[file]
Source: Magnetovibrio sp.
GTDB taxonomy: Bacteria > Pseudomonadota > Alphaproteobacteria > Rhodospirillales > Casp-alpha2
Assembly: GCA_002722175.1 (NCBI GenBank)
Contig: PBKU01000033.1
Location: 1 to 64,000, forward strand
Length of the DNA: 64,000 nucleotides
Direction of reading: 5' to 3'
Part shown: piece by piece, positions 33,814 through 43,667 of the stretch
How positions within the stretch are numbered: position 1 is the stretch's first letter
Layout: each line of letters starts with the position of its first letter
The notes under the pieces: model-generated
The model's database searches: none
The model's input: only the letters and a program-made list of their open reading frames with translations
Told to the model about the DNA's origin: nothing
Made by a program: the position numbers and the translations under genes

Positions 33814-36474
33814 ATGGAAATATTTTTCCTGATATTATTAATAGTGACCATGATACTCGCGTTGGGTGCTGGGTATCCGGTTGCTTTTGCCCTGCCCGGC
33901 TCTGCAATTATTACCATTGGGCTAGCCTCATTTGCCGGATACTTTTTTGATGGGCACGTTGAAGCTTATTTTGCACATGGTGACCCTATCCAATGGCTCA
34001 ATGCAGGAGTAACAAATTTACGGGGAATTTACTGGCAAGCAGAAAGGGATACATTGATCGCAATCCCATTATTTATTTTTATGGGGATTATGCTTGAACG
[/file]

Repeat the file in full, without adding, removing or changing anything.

Source: Magnetovibrio sp.
GTDB taxonomy: Bacteria > Pseudomonadota > Alphaproteobacteria > Rhodospirillales > Casp-alpha2
Assembly: GCA_002722175.1 (NCBI GenBank)
Contig: PBKU01000033.1
Location: 1 to 64,000, forward strand
Length of the DNA: 64,000 nucleotides
Direction of reading: 5' to 3'
Part shown: piece by piece, positions 33,814 through 43,667 of the stretch
How positions within the stretch are numbered: position 1 is the stretch's first letter
Layout: each line of letters starts with the position of its first letter
The notes under the pieces: model-generated
The model's database searches: none
The model's input: only the letters and a program-made list of their open reading frames with translations
Told to the model about the DNA's origin: nothing
Made by a program: the position numbers and the translations under genes

Positions 33814-36474
33814 ATGGAAATATTTTTCCTGATATTATTAATAGTGACCATGATACTCGCGTTGGGTGCTGGGTATCCGGTTGCTTTTGCCCTGCCCGGC
33901 TCTGCAATTATTACCATTGGGCTAGCCTCATTTGCCGGATACTTTTTTGATGGGCACGTTGAAGCTTATTTTGCACATGGTGACCCTATCCAATGGCTCA
34001 ATGCAGGAGTAACAAATTTACGGGGAATTTACTGGCAAGCAGAAAGGGATACATTGATCGCAATCCCATTATTTATTTTTATGGGGATTATGCTTGAACG